Bleached hair can certainly up your style quotient, but it comes at a cost. Bleaching alters the natural orientation of hair proteins and the hair’s porosity and elasticity. This causes the strands to become weak, dry, and frizz, resulting in split ends and hair fall. So, the sooner you plan to grow out the bleached hair, the better it will be for your strands to regain their natural texture. Unfortunately, any delay could cause irreversible repair. So, follow the tips mentioned in this article before it is too late to improve your hair health.

Frequently Asked Questions

Is it safe to frequently bleach your hair?

Bleaching involves using several chemical agents that can stress your strand strength. It also makes your hair prone to breakage and causes long-term damage. Frequent bleaching is not recommended. The sooner you choose to grow out colored hair, the better it is for your long-term hair health.

How long does it take to grow out bleached hair?

Growing out bleached hair takes a different duration for different people. It depends on factors like hair thickness, natural hair color, and the duration of bleaching. Your dietary habits, age, and hormonal changes also play a role.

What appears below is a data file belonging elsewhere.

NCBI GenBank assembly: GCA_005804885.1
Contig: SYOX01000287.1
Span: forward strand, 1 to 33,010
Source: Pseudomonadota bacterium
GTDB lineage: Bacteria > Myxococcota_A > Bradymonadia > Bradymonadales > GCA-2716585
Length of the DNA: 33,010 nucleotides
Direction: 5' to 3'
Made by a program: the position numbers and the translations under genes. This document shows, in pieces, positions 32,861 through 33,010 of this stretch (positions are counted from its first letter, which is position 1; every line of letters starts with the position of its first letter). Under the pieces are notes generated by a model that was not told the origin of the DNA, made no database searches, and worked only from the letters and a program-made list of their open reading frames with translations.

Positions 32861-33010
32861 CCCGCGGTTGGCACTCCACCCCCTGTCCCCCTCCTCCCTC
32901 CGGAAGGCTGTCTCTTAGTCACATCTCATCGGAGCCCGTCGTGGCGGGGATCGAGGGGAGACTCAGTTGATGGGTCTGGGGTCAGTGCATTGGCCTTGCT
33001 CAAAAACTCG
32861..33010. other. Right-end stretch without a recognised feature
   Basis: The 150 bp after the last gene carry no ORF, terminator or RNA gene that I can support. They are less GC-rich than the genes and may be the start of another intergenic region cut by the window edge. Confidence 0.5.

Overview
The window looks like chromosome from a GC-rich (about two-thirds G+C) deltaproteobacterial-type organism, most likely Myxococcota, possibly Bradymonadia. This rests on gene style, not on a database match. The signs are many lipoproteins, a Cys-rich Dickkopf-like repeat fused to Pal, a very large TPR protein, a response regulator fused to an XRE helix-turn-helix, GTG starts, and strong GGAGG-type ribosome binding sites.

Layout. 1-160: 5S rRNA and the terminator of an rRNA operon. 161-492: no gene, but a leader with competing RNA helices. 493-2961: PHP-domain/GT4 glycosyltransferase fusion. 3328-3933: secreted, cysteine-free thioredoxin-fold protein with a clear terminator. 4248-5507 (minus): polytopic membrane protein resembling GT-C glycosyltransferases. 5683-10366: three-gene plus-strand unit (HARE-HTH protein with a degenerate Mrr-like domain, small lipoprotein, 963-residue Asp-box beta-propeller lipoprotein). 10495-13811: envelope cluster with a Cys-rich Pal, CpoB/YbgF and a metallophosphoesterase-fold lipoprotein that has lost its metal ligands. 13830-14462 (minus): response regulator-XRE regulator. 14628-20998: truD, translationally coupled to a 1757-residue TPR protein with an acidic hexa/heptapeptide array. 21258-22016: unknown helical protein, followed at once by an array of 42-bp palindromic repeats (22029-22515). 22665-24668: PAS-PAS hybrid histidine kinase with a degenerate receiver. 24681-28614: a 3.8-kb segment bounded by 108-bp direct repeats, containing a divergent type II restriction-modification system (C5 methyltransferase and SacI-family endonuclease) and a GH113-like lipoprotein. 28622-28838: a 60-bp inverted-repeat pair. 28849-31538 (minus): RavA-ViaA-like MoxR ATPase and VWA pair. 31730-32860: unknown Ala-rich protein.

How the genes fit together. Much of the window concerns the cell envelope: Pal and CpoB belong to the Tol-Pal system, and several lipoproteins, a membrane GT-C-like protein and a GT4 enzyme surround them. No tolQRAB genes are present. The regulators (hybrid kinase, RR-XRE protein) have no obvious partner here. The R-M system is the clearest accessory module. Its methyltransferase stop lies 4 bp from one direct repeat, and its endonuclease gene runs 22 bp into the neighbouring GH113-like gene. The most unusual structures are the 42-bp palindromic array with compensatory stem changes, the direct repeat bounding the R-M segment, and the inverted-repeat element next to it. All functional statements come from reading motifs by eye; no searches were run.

Does glazing help in growing out blonde hair with dark roots?

You will be amazed to learn how a semi-permanent tinted glaze can help with your dark roots. Ideally, you need to apply a glaze over your entire head. This will blend the dyed hair in a tone closer to your natural hair color. That way, the harsh roots are no longer obvious, and it becomes easier for you to grow out natural hair color.


Articles on StyleCraze are backed by verified information from peer-reviewed and academic research papers, reputed organizations, research institutions, and medical associations to ensure accuracy and relevance. Read our editorial policy to learn more.

  1. The Mechanism of Hair Bleaching
  2. Effects of Bleaching Conditions on the Properties of Hair
  3. Comparative study of dyeing efficiency and retention capacity of herbal hair dyes